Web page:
13-19 June 2015
University of Alberta
America/Edmonton timezone
Welcome to the 2015 CAP Congress! / Bienvenue au congrès de l'ACP 2015!

Evaporative Cooling in Electromagnetic Radio Frequency Ion Traps

16 Jun 2015, 14:15
CCIS L2-200 (University of Alberta)

CCIS L2-200

University of Alberta

Oral (Student, In Competition) / Orale (Étudiant(e), inscrit à la compétition) Division of Atomic, Molecular and Optical Physics, Canada / Division de la physique atomique, moléculaire et photonique, Canada (DAMOPC-DPAMPC) T2-10 Cold and trapped atoms, molecules and ions (DAMOPC) / Atomes, molécules et ions froids et piégés (DPAMPC)


Lohrasp Seify (University of Calgary)


In 2011, the ALPHA collaboration created and trapped neutral anti-hydrogen particles for the first time in history [1]. Key to this achievement was the demonstration of evaporative cooling of charged particles in a Penning Trap, a cooling method that had not previously been achieved with trapped low temperature ions [2]. Work is currently underway at the University of Calgary to computationally investigate the feasibility of optimum conditions for employing evaporative cooling in Paul-type ion traps, a combination of cooling and trapping that has not been used in the past. Due to the complex ion-ion and ion-trapping field interactions, the system is modelled and equations of motion of particles solved computationally using the RK4 method. This work explored the intrinsic challenges of cooling a system of charged particles constrained by an oscillating field, and showing that, dependent on the precise system parameters, evaporation of particles from a trapped system may or may not reduce the temperature of the remainder of the ensemble. Therefore, an extensive range of simulations have been used to study the evolution of a system of ions trapped in an electromagnetic RF trap under a range of different initial conditions and plasma shapes. For each set of system parameters, the cooling parameters were varied using a Monte-Carlo method to find optimum conditions to achieve evaporative cooling, i.e achieving the highest temperature drop while minimizing the particle loss rate. This presentation will include the results of the work and it’s future applications in fields such as spectroscopy and mass measurements will be discussed. [1] G. B. Anderson et al. (ALPHA Collaboration), Nat. Phys., 558, (2011) [2] G. B. Anderson et al. (ALPHA Collaboration), Phys. Rev. Lett. 105, 013003 (2010)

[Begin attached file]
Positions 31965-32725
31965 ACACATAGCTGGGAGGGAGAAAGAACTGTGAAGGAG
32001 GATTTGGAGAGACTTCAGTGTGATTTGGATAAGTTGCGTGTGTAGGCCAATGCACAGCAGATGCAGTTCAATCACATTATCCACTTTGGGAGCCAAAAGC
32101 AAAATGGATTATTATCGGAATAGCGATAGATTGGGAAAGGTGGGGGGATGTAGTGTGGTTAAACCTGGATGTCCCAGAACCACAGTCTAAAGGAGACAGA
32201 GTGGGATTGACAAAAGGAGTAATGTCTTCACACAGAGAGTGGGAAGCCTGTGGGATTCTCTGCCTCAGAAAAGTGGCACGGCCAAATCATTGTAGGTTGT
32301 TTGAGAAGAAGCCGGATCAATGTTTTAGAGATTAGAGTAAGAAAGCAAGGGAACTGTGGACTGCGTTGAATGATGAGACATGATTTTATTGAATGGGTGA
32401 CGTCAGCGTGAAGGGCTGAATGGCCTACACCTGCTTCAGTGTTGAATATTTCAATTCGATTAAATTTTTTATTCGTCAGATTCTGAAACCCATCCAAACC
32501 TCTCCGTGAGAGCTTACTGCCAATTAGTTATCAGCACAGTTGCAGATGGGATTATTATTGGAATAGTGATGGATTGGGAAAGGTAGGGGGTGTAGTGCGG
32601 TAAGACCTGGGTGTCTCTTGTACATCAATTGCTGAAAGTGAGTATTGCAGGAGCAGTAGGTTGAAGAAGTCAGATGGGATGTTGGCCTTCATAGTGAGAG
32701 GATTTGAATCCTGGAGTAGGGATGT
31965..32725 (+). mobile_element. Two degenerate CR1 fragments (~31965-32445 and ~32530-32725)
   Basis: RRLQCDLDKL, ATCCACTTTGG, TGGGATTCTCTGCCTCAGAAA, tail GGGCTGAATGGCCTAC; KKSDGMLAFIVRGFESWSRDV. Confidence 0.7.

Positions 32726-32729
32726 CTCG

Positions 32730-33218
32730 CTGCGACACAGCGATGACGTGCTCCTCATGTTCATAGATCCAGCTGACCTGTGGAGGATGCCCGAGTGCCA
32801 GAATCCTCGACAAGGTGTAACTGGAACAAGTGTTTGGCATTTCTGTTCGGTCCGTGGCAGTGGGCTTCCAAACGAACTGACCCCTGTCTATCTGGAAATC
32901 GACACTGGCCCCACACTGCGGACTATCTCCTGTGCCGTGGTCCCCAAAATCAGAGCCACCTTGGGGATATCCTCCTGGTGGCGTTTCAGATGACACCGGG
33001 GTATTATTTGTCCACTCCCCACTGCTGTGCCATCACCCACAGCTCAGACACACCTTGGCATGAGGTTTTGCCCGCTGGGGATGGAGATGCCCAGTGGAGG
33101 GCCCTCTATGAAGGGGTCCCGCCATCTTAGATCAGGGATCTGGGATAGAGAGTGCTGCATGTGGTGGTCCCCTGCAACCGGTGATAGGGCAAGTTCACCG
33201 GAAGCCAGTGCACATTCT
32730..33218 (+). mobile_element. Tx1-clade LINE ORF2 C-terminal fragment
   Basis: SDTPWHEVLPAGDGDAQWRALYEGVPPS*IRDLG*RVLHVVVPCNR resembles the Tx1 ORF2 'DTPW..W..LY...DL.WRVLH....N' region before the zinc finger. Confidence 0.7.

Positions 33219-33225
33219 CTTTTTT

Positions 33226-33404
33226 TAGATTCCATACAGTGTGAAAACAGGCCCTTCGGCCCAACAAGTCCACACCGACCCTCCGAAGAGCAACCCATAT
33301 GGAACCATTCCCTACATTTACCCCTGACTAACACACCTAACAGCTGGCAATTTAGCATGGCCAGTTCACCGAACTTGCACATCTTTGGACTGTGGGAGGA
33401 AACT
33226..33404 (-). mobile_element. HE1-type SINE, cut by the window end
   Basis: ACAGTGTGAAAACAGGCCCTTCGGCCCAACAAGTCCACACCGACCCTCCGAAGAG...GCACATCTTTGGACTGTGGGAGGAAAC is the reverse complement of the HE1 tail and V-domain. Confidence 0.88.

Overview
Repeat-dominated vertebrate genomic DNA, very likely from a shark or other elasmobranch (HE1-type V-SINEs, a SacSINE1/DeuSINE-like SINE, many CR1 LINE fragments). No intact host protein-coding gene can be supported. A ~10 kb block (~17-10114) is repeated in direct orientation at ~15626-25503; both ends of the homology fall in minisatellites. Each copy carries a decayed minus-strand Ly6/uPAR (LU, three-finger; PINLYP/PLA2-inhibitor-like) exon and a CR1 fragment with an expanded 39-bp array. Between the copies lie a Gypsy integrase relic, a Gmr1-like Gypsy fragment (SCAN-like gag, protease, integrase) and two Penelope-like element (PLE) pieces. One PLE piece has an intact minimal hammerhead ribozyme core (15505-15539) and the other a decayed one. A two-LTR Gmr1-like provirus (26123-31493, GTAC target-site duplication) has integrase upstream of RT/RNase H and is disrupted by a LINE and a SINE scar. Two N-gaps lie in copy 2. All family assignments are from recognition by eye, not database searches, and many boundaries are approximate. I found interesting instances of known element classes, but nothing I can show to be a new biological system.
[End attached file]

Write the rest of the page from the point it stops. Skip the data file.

Primary author

Lohrasp Seify (University of Calgary)


Robert Thompson (University of Calgary)

Presentation Materials

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